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Consumer Advisory Bulletin

Protect Kids' Privacy Online

Web sites must obtain parents' permission before collecting personal information from children under age 13.

Kids are more and more adept at "surfing" the Internet these days -- to study, play, send e-mail, and shop. But some web sites collect personal information from kids, such as their name, home address, e-mail address, or even hobbies. Then, some web sites use that personal information - they send solicitations, for example, or even sell the information to advertisers. All this raises serious concerns about our children's privacy.

The good news for parents and kids is that web site operators now must follow rules that protect the privacy of children under 13. The rules go a long way toward putting parents back in charge of who collects personal information from their kids, how the infor-mation is used, and whether information is shared with third parties. The rules were issued by the Federal Trade Commission under the "Children's Online Privacy Protection Act."

Here are tips for parents, based on the new Children's Privacy Protection Act rules:

  • Teach your kids about online privacy. Tell them not to give out their user ID or password, and not to give your family name, address or phone number in chat rooms, on bulletin boards, or to on-line pen-pals. Help kids read the privacy policy at web sites, and explain that sites may try to capture their personal information.
  • Study the privacy policy of any web site directed to your children. Such sites must make the privacy policy available at their home page and wherever they collect information from kids. (Children's sections of "general audience" sites also must post their privacy policy.) Study what information is collected, how it will be used, and whether it will be passed on to advertisers or other third parties.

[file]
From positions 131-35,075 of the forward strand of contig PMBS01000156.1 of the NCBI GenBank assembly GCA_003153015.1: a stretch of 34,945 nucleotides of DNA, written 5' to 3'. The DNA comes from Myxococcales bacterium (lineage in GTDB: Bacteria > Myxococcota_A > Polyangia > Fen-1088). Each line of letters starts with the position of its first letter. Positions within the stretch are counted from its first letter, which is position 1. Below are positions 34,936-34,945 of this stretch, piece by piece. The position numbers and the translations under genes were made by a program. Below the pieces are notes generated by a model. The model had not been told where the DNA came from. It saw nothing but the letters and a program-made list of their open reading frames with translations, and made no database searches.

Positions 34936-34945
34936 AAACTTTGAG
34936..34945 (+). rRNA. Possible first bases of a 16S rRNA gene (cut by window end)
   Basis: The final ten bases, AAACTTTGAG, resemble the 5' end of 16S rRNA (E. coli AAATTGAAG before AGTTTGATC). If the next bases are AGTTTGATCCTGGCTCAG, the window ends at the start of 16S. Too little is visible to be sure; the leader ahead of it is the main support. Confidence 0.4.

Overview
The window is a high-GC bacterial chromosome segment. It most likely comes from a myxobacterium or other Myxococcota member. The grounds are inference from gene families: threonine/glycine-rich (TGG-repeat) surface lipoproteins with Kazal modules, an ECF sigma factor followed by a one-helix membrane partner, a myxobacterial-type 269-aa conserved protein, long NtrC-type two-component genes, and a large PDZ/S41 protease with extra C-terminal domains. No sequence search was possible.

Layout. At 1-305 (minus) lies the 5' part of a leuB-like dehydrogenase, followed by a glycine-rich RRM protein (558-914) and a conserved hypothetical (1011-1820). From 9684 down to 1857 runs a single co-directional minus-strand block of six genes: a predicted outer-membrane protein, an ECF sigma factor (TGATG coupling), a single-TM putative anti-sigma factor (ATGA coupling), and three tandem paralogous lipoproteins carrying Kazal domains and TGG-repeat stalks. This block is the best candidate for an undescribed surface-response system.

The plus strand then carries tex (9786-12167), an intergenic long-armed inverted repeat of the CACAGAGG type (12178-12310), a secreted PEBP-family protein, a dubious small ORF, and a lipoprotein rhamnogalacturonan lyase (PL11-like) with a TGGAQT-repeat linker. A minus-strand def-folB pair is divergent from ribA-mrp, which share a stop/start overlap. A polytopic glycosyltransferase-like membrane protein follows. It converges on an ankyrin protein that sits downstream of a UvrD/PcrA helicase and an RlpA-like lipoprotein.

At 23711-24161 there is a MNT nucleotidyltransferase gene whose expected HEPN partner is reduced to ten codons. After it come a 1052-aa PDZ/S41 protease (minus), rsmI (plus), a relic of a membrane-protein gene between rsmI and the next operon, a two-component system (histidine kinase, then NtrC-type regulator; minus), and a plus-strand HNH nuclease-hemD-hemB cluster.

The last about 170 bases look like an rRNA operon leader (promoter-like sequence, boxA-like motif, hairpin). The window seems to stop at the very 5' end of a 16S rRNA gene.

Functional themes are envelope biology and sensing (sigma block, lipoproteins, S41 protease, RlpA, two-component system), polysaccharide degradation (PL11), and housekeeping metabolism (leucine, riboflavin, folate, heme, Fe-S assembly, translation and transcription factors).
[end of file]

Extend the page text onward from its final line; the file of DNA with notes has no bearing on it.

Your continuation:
• Decide whether to give parental consent. In most cases, a site now must obtain parental consent before it collects, uses, or discloses personal information about a child under age 13. Note that parents may give consent but still say no to having information passed on to third parties. Sites must request consent again if they plan to use the information in a new way. Parents also may revoke consent at any time.
  • Ask to see personal information collected from your kids. (You will have to verify your identity.) Parents have a right to delete information collected from kids.

The FTC has even more detailed information - for parents, kids and businesses - at the FTC web site.You may also contact the Iowa Attorney General's Consumer Protection Division, Hoover Building, Des Moines, Iowa 50319. Call 515-281-5926.

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